Hewlett Packard Enterprise saw its revenues rise four per cent year on year in its Q3, taking sales up to $7.8bn (£6bn).
Operating margin for this period, ending 31 July 2018, rose 3.9 percentage points from 2.7 per cent to 6.6 per cent, largely driven by the vendor's cost-saving initiative.
We've rounded up the key points from HPE's Q3 results.
HPE Next remains on course
HPE Next, the code name for HPE's mammoth cost-cutting strategy, is on track to meet its objectives, according to CEO Antonio Neri.
The plan was put in place by previous chief executive Meg Whitman so the vendor could save $1.5bn over a three-year period, and will reportedly see 10 per cent of the firm's workforce cut.
Neri said this cost cutting is being mixed with an increased move towards higher-growth markets.
"Our focus on shifting our mix to higher-value growth areas while optimising our volume business is working," he said on a conference call transcribed by Seeking Alpha.
"This is supported by excellent execution of HPE Next, our initiative to re-architect the company from the ground up with the goal of driving better operational efficiency and effectiveness.
"Even as we focus on new growth areas, we continue to deliver solid performance across each of our business segments. This, combined with the market momentum, will enable us to deliver fiscal year 18 revenue and earnings well above our original outlook provided at a securities analyst meeting last year."
HPE is almost free of tier-one burden
The tier-one server business that has plagued HPE over recent quarters remains an issue, but one that Neri hopes will be put to bed soon.
HPE's tier-one business sees it provide low-margin commodity servers, which put a dent in the vendor's margins.
With this tier-one business out of the equation, HPE saw its hybrid IT revenue rise five per cent year on year (compared with three per cent with the business included).
Sales in the server business, meanwhile, rose 10 per cent with the business excluded, compared with five per cent with it included.
Neri said: "We expect to continue to grow the [server] business, despite the fact that we continue to de-emphasise our focus on that commoditised server business.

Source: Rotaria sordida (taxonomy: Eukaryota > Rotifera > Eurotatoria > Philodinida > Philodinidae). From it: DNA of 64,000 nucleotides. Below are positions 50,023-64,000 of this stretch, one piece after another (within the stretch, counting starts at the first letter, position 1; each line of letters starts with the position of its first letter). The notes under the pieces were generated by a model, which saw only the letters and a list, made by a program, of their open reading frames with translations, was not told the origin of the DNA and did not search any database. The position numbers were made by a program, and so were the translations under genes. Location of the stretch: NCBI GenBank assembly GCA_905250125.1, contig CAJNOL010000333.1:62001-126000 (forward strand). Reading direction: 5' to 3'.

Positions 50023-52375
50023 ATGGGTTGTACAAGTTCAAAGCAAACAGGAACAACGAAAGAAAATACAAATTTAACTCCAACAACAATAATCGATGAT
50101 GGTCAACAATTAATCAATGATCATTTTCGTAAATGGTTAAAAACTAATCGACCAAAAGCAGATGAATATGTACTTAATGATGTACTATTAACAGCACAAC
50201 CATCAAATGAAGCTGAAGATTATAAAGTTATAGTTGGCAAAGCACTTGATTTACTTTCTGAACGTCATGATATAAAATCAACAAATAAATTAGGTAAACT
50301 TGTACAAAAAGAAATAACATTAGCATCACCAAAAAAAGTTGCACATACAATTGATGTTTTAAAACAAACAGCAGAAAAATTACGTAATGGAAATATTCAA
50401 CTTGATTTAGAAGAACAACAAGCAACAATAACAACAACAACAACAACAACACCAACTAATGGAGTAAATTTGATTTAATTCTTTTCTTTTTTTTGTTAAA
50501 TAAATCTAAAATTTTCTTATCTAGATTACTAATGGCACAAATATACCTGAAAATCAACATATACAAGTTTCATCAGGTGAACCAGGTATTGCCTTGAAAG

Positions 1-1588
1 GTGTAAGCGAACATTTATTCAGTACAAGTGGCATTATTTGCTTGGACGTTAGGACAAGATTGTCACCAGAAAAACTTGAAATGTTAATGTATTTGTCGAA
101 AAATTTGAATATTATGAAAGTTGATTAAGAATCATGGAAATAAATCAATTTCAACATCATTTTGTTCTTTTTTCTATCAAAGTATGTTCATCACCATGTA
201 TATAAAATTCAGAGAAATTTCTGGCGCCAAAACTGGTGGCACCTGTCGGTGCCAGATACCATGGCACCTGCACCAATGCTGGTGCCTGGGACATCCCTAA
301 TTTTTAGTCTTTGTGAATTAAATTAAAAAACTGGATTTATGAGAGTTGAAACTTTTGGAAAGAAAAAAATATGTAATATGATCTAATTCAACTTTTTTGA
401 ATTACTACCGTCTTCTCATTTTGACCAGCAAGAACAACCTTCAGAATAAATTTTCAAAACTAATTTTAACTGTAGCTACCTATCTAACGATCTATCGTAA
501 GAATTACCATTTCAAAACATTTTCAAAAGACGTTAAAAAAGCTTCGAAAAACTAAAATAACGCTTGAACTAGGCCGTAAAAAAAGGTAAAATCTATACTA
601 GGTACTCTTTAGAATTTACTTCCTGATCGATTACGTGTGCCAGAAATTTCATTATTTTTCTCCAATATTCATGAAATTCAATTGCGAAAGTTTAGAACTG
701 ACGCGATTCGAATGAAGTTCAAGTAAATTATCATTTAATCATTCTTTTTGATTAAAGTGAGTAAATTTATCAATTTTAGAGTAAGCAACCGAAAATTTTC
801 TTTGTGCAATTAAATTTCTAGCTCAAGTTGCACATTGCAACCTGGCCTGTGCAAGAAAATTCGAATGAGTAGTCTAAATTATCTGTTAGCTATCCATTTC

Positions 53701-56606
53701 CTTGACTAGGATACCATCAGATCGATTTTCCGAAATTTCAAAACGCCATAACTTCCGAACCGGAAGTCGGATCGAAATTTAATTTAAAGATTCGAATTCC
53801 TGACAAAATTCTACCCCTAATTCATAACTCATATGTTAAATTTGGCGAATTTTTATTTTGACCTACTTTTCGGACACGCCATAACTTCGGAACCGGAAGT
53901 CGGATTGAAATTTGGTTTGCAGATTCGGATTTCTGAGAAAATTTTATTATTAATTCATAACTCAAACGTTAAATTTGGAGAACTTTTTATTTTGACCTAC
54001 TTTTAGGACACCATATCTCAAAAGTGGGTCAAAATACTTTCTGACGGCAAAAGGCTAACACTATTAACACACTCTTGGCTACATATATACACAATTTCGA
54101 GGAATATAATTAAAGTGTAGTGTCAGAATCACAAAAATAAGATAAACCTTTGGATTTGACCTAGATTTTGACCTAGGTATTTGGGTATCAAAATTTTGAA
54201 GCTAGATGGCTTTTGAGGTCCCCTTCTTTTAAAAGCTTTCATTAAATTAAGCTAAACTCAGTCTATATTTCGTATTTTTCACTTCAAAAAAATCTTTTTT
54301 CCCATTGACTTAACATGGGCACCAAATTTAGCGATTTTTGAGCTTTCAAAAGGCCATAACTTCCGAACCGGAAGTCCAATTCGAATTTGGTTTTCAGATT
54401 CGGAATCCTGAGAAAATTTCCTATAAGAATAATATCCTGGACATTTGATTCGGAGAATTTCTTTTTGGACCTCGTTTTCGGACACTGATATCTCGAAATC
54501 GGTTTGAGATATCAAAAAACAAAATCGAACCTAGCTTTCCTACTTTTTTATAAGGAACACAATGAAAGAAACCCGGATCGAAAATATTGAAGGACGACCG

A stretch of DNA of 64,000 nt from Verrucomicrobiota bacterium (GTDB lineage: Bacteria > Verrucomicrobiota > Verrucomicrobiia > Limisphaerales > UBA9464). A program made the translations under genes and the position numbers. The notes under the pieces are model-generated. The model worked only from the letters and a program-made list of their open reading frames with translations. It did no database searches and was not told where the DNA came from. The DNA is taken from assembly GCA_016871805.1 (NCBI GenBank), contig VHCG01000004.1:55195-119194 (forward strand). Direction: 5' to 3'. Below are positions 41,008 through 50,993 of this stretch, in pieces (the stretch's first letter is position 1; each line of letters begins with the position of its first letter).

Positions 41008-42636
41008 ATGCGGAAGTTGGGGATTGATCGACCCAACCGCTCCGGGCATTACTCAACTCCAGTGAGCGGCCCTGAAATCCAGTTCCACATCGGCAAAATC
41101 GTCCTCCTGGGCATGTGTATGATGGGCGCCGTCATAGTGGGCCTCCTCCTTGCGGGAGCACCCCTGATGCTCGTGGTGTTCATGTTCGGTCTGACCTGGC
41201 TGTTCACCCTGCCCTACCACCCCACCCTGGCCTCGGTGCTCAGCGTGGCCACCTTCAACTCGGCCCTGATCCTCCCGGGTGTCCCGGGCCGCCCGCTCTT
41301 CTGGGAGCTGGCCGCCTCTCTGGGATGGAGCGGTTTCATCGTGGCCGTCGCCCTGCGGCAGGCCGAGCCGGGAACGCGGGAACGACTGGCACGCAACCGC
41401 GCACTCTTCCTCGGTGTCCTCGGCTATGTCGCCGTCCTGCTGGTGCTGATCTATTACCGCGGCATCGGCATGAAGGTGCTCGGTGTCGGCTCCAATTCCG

"This is because the demand is obviously there and ultimately the strategic growth categories continue to grow at a healthy pace, and we continue to gain share in this particular segment."
Driving force of de-merger departs HPE
On the earnings call Neri announced that HPE's CFO Tim Stonesifer is stepping down from his role at the end of the current fiscal year.
Neri said Stonesifer had played a "significant role in turning HP around and contributing to the largest operation in corporate history as we launched Hewlett Packard Enterprise".
"He has helped us de-merge two major businesses, which deliver more than $20bn of transaction value and has overseen the completion of 11 acquisitions," Neri added.
Stonesifer will be replaced by Tarek Robbiati, who was most recently CFO at Sprint.
Storage and hyperconverged optimism
HPE saw its storage revenue climb one per cent year on year, as a result of what were "tougher second-half compares", according to Stonesifer.
However the CFO expects the storage unit to improve in Q4, driven by an influx of storage sales specialists hired earlier in the year.
This most recent quarter saw "high double-digit growth" in the big data segment, while entry-level growth was solid.
Neri added: "When you look with the combination of that [storage] segment plus the other platforms, including hyper-converged and composable [infrastructure], actually total growth is 12 per cent.
"Within that also, we saw a big base of storage growing 70 per cent, because that's the demand. So we see the explosion of data continue and you have to store the data somewhere."
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